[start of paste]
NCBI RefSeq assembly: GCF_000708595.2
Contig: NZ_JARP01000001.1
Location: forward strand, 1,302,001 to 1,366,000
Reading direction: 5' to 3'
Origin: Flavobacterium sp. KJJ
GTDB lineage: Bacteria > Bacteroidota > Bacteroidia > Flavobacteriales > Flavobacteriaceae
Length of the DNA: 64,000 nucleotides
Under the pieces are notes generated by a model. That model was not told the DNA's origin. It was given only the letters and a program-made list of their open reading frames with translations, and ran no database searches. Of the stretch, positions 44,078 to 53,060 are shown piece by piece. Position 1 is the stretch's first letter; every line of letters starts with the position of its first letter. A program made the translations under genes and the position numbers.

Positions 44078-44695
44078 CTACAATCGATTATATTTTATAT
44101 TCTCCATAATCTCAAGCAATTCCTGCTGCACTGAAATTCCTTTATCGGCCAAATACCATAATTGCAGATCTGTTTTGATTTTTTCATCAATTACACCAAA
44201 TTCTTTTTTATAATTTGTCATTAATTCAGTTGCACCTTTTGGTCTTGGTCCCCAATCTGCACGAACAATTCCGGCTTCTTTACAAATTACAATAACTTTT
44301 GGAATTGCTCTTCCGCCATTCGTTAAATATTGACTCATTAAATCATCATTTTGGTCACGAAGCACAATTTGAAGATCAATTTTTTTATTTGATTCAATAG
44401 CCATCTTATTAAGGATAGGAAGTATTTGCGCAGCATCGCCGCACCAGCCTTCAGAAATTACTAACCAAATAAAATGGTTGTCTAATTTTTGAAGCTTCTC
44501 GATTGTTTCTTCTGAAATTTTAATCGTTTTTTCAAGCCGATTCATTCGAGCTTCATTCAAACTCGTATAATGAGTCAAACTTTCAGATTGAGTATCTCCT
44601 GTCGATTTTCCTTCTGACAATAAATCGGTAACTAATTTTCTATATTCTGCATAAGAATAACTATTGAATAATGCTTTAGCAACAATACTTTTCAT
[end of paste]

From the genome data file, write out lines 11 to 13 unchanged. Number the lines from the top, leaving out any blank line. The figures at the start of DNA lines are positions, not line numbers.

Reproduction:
44101 TCTCCATAATCTCAAGCAATTCCTGCTGCACTGAAATTCCTTTATCGGCCAAATACCATAATTGCAGATCTGTTTTGATTTTTTCATCAATTACACCAAA
44201 TTCTTTTTTATAATTTGTCATTAATTCAGTTGCACCTTTTGGTCTTGGTCCCCAATCTGCACGAACAATTCCGGCTTCTTTACAAATTACAATAACTTTT
44301 GGAATTGCTCTTCCGCCATTCGTTAAATATTGACTCATTAAATCATCATTTTGGTCACGAAGCACAATTTGAAGATCAATTTTTTTATTTGATTCAATAG